They should have called it Transall II :-)

September 17, 2012 11:47 am

May I ask, why should we discuss export potential of a non-british aircraft?

All Politicians are The same
All Politicians are The same
September 17, 2012 2:37 pm

McZ As we get a rebate of on our investment when a certain amount are sold.

Wf As unconvinved as I was I see the A400 as having a unique set of capabilities. Capable of satisfying the vast majority countries requirement for a tactical/strategic lift and aar requirements with one aircraft supported by the massive air bus infrastructure world wide.

Peter Elliott
September 17, 2012 2:47 pm

Also the more get sold worldwide the stronger the support and upgrade path available to our own untits will be.

Conversely if it falls on its arse we would be sitting on an obsolete design pretty soon.

September 17, 2012 11:29 pm

@TD, thanks for replying.

The An-70 we should be happy it got “on” at all seeing that for awhile they were funding it on charter flights. I’ll like to see the A400M survive on that diet :-)

It is true that Russian commercial aviation is not doing too well at present. They were behind to start with and in the time that they are forced to stop their “enemies” have produced a new generation. But I don’t think they’ll let their military aviation die off that easily, and thanks to the utter sloth and incompetence of the West (remember back when F-22 was supposed to go in service in 1997 and we were supposed to have F-35s NOW?) they are not nearly as behind as they should be and with some chance of climbing to the lead if they can sort themselves out.

In short, let me bet on the underdog. :-)

As for the C-2, it is true that up until recently that can be a fair summary of the Japanese industry. On the other hand, at least on the problem of cost it is clear that recent Western military aviation efforts as a whole is out of control so it is possible they’ve just fallen behind the previous “weakling”.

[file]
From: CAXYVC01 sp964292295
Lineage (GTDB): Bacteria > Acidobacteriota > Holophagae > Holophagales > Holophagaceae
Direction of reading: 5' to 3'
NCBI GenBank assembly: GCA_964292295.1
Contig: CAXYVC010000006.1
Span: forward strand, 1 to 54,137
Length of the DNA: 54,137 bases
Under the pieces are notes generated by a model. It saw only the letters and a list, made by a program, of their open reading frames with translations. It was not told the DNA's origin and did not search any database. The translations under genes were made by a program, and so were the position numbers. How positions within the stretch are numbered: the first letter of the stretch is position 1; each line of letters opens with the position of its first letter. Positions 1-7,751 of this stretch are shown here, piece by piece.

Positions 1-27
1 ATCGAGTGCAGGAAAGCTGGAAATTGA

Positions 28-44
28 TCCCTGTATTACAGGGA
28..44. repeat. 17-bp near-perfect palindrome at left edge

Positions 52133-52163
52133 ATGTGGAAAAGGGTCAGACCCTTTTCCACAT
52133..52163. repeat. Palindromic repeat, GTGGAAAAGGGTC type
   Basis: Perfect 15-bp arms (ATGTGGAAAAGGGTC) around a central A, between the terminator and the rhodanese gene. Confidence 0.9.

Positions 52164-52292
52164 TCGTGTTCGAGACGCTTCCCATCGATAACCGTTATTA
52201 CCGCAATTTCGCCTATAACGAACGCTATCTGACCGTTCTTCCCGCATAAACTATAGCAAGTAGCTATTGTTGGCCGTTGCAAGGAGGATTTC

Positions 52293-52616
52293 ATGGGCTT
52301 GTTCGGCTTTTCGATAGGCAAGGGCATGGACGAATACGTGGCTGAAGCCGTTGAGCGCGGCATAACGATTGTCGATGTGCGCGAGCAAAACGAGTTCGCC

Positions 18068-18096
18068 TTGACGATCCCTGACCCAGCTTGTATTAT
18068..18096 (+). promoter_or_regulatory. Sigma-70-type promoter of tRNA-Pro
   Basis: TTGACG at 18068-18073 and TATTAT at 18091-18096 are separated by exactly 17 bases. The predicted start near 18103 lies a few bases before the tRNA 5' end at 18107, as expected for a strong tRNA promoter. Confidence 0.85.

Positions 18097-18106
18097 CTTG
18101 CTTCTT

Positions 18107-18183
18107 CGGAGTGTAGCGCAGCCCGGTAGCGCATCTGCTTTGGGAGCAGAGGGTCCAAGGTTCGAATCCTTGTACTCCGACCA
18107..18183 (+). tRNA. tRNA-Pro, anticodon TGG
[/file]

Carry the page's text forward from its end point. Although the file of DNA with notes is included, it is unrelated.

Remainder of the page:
As for the wheels, they look quite similar (not only in the wheel count) from that small photo to the A400M or for the matter the An-70. In fact, it is kind of funny how similar the undercarriage configuration of all 3 aircraft are.
The minimum takeoff distance is 500m (its on the Japanese Wiki), and while the weight is not specified that’s about what the A400M can do at the minimum weight in that chart on Part 2 (the “(ft)” is clearly a typo of “(m)”) so at least it can’t be losing in that area, granting of course the accuracy of the value.

But I’ll agree with those massive turbofans that it seems the Japanese did not place great emphasis on true “rough-field” operations. The number of wheels represent an effort to get the load per wheel down, but it is said that some Japanese airfields are paved but nevertheless not very strong (especially those under MSDF control) so it could be an effort to be gentle on the runways rather than a true rough-field ability.

December 8, 2012 6:48 am

ark, I agree (diverging a bit fro the thread topic) with
” But I don’t think they’ll let their military aviation die off that easily”
– the funny thing is that in a structure that derives from the days of central planning, there is true competition between the design bureaus (which, in the main, are divorced from production facilities)
– compare with the monopolies that have emerged in the West: one producer of stealth fighters, one producer of stealth bombers. Whether stealth will be the winning card or not is totally irrelevant – the 6th generation will be designed and produced by those who consolidated the industry with the ‘over-promising’ to get the contracts for the previous generation